An insight into teaching on your course
Full-time study is completed over one year on Mondays and Wednesdays
Part-time study is completed over two years by day release (year 1 on Wednesdays, year 2 on Mondays)
You will learn via a mix of small and large group sessions and workshops, seminars and role-plays. Large sessions will enable tutors to introduce legal topics, with opportunities for much more in-depth discussion and analysis in the small sessions and workshops. The format of these sessions will vary according to prescribed learning outcomes, with some being led by tutors and others being led by the students. Directed study and reading will also play a role in the learning experience.
At a very early stage you will be actively encouraged to form study groups and support networks to help with your learning. Teamwork is an important part of the degree's ethos and you will be encouraged to work with fellow students and teaching staff.
The vocational preparation the degree provides is ideal for those with no legal experience and those with theoretical or arts-based undergraduate degrees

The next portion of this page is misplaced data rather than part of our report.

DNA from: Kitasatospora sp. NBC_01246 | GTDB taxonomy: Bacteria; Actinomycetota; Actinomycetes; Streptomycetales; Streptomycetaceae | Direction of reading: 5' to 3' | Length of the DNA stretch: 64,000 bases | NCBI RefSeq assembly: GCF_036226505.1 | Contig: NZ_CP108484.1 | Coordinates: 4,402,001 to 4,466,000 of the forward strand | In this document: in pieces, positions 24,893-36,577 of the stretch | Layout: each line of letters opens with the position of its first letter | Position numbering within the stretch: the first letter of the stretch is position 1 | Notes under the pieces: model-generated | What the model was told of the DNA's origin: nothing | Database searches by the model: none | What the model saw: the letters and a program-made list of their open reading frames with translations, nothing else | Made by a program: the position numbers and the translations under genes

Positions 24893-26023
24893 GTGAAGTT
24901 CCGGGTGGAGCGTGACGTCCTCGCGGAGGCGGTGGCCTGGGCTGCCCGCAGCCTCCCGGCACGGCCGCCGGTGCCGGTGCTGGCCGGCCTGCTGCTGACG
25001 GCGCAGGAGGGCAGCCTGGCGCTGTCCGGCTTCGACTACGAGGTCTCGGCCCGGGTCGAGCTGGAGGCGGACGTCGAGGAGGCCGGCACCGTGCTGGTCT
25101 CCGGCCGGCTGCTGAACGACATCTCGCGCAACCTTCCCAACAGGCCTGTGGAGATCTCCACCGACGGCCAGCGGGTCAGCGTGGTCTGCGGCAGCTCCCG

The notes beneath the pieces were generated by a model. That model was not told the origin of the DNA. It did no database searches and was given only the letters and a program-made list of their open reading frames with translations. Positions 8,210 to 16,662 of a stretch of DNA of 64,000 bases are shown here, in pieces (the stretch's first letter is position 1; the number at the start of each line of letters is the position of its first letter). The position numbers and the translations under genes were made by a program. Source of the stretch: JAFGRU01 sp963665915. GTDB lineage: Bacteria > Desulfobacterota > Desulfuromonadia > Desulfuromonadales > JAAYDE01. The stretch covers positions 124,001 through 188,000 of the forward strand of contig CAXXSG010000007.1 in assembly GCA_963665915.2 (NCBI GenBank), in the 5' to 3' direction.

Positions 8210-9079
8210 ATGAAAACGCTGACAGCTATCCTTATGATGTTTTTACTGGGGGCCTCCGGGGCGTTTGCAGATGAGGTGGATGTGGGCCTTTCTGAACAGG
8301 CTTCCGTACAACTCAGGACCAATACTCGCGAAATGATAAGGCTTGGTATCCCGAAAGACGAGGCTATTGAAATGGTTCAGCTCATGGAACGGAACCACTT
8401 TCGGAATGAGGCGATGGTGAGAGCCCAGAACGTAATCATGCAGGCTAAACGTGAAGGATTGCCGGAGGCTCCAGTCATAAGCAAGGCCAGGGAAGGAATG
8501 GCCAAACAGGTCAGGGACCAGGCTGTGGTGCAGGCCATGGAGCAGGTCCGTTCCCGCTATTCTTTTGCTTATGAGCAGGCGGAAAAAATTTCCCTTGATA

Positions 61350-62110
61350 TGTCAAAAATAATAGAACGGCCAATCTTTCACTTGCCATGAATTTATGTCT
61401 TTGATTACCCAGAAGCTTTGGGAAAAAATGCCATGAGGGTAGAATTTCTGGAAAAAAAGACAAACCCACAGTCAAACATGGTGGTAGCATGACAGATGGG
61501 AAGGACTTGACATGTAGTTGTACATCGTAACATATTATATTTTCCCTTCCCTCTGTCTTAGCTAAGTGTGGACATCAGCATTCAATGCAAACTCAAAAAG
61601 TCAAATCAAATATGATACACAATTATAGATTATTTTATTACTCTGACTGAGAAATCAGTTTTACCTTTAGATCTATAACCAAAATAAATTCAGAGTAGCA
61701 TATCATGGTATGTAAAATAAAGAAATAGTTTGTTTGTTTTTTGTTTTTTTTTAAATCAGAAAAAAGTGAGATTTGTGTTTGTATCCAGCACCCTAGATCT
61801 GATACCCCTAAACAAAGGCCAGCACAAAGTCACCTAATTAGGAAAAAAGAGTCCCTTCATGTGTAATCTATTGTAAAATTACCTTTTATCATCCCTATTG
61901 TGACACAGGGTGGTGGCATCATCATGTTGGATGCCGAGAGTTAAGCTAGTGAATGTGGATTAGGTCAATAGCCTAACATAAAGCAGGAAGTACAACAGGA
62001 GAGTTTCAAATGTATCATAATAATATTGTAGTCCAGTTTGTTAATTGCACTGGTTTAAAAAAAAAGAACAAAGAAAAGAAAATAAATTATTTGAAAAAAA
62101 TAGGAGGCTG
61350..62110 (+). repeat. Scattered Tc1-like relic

How learning is monitored on your programme
To cater for the wide-ranging content of our courses and the varied learning preferences of our students, we offer a range of assessment methods on each programme. Assessment techniques vary from module to module to reflect relevant assessment approaches and the key learning points of each topic.
Foundation subjects on this course are formally assessed by coursework and examination. Assessment for the supporting and additional legal subjects will be conducted using mainly coursework and presentations.
Our staff are committed to the highest standards of teaching and learning
Anita moved into legal education in July 1998 being appointed senior law lecturer at LJMU. Anita works on the LPC (LLM LPC), LLM Qualifying Law and LLB Law. She is joint module leader on LLB Land Law and also teaches on Equity and Succession. She teaches on Property Law and Practice, Commercial Property, Private Client, Accounts, Tax, Wills and Administration of Estates and Legal Research on the LPC. She is the subject leader for Tax and Business Accounts. She also teaches on the foundation subjects on the GDL and is part of the Land Law teaching team.
After obtaining a dual degree in Physiology and Pharmacology from Sheffield University, I decided to convert my degree and qualified as a solicitor in 1995. I worked after qualification in a Commercial Property department and expanded my areas of law to include probate and residential conveyancing.
What you can expect from your School